Been struggling to find just the right gift for the angler that has everything? Well, search no longer. Give the gift of Patagonia. Heck, for the price of a fly rod (if you're into really scarce, antique bamboo, that is), you can send your favorite angler on the trip of a lifetime, with us, when we head to Patagonia this April.
Patagonia's Malleo River (photo: Matt Jones).
Yes, that's intentionally a bit tongue-in-cheek. Fly fishing vacations aren't the sort of thing you toss under the tree in a box. But, if you've got Patagonia pegged high on your list of dream travel destinations -- and we've yet to meet an angler for which it doesn't -- you'll want to learn more about what we've got in store this April.
Each year, around this time, we take a look back to see which of our articles are read the most. Not only does it give us a great deal of insight into what our readers value, it's a lot of fun and there are always a few surprises in the mix. The three articles that follow reached more people in more places than everything else we submitted for your review this past year.
On Top: 12 Tips for Catching More, Bigger and More Difficult Fish on Dry Flies
Articles about tips and technique are almost always popular. For the most obvious of reasons -- we all want to catch more fish -- an angler that isn't fairly insatiable about learning is a rare one. Even the shortest tidbit about angling tactics and strategy can offer the potential for big changes in fishing success, and so most anglers are eager to lay their eyes on as much educational material as they can.
The Guarding Our Great Lakes Act, proposed by two Michigan senators, is being praised by groups seeking to protect the fisheries of the Great Lakes from an invasion from Asian carp. Both Trout Unlimited and the Great Lakes Commission issued releases today commending Rep. Dave Camp (R) and Sen. Debbie Stabenow (D) for proposing the legislation.
The Brandon Road lock and dam site.
Asian carp, prevalent throughout much of the Mississippi River basin, pose what is regularly referred to as a "devastating" threat to the species regularly targeted by anglers in the Great Lakes region, such as king and coho salmon, steelhead, lake trout, brown trout, walleye and more. Many preventative measures are already in place throughout the region but the battle is an ongoing one and vigilance is required in order to keep Asian carp from entering the Great Lakes.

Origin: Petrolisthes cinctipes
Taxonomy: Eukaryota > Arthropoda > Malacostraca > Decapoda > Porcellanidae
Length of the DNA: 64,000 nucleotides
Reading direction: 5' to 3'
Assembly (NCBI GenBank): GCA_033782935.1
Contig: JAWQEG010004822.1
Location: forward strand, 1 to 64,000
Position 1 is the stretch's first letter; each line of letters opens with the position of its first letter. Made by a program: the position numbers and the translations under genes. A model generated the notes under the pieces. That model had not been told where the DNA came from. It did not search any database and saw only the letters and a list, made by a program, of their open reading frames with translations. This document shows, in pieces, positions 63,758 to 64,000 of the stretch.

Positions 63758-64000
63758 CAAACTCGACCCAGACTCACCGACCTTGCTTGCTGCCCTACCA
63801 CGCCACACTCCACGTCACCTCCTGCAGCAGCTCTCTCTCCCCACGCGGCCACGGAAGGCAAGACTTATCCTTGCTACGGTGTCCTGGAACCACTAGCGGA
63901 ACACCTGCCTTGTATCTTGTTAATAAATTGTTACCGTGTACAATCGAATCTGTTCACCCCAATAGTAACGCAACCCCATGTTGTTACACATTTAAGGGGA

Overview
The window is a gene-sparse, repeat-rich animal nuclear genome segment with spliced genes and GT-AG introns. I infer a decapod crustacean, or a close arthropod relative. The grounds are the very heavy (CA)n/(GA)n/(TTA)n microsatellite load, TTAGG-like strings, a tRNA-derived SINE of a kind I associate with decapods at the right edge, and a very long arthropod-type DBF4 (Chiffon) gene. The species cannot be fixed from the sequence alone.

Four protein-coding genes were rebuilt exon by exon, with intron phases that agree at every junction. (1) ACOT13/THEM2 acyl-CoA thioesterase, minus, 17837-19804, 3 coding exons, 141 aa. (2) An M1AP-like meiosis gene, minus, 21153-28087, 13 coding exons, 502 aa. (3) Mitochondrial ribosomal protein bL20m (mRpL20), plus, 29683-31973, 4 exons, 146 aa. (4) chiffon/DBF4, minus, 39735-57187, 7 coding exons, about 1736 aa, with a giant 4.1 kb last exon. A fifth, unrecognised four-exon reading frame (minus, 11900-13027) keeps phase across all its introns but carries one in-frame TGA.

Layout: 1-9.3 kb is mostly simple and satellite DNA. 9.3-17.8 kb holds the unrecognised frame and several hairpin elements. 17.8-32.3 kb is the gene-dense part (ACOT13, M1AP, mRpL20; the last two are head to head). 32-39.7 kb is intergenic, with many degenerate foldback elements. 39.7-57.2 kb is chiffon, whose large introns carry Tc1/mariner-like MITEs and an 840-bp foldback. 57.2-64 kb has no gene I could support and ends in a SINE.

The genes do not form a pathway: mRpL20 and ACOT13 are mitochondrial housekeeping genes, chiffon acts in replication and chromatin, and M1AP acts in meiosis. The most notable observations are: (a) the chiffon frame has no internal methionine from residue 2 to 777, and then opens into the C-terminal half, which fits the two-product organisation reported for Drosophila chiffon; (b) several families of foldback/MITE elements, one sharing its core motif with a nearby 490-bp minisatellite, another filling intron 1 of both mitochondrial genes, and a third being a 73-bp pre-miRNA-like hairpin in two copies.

Hundreds of people turned out Saturday in Salida, Colorado, to show support for a Browns Canyon National Monument. The droves of green “I support a Browns Canyon National Monument” stickers were visible evidence of the overwhelming support, along with speaker after speaker urging administration officials to designate the canyon now.
Don’t let anyone tell you this is a top-down executive overreach. Local residents and stakeholders, frustrated by years of congressional fiddling, made it clear that this is a grassroots effort and that they want to get this special place protected.
The stretch of the Arkansas River that veers from the highway south of Buena Vista and rushes through a steep canyon full of Gold Medal Water fishing, amazing white water rafting, and pristine backcountry habitat is truly a unique place. Floating and finding pocket water within the canyon can produce over 20” trout, and the population of elk, deer, bighorn sheep, mountain lion and black bear create a healthy habitat for hunting and wildlife in general. This 22,000-acre rugged canyon is a truly wild place that I have visited more times than I can remember.
It’s an almost ungodly sight. It doesn’t seem real. Not when you catch that first glimpse, and not when you’re standing there among a throng of tourists at the Talkeetna overlook, each of whom is asking the same question: “Is that really Denali?”
It can’t be real, can it? Those rocky crags in front of it… the ones that look like the Tetons—only bigger—they might be real. But that massive white-cloaked behemoth of a mountain behind them? That’s not real. It can’t be.
But Denali is real, all 20-some-thousand feet of it. On rare clear days, it is the Alaska skyline—a massive preserve of rock and ice that looms menacingly over the interior like a moody schoolmarm just waiting for a reason to be cranky.